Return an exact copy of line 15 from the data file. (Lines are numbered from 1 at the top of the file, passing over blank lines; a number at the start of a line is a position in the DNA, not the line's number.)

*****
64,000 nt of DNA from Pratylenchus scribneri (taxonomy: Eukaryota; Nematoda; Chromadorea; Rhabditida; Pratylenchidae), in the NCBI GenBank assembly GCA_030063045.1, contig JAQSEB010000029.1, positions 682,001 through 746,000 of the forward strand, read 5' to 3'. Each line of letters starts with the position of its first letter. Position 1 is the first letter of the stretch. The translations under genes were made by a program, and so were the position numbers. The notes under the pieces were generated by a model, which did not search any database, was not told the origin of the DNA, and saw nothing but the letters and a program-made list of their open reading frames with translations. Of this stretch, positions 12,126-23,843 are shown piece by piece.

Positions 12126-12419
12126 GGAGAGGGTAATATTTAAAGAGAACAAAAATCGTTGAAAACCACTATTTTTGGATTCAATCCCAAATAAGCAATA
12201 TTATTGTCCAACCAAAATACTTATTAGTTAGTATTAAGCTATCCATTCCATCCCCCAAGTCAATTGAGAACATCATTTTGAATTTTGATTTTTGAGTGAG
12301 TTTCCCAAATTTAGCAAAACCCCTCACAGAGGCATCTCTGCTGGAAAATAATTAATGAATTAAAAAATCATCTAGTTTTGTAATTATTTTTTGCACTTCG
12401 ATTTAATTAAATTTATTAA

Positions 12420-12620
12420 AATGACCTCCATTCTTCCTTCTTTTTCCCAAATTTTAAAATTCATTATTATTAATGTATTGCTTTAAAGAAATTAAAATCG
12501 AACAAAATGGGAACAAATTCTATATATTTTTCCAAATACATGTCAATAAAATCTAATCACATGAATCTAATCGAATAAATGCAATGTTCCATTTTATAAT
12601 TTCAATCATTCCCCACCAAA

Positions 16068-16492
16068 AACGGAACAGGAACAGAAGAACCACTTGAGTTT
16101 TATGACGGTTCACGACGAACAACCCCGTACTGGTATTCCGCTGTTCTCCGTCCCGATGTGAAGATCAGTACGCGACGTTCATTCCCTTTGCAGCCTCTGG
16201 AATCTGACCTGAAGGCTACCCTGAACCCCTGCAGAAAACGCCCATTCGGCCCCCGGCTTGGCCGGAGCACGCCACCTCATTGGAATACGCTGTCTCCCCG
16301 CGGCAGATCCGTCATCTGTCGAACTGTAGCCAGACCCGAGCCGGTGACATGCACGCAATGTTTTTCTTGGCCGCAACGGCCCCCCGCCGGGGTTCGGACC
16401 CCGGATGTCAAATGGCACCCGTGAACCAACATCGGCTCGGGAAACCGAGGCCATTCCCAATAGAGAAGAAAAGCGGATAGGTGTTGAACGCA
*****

16301 CGGCAGATCCGTCATCTGTCGAACTGTAGCCAGACCCGAGCCGGTGACATGCACGCAATGTTTTTCTTGGCCGCAACGGCCCCCCGCCGGGGTTCGGACC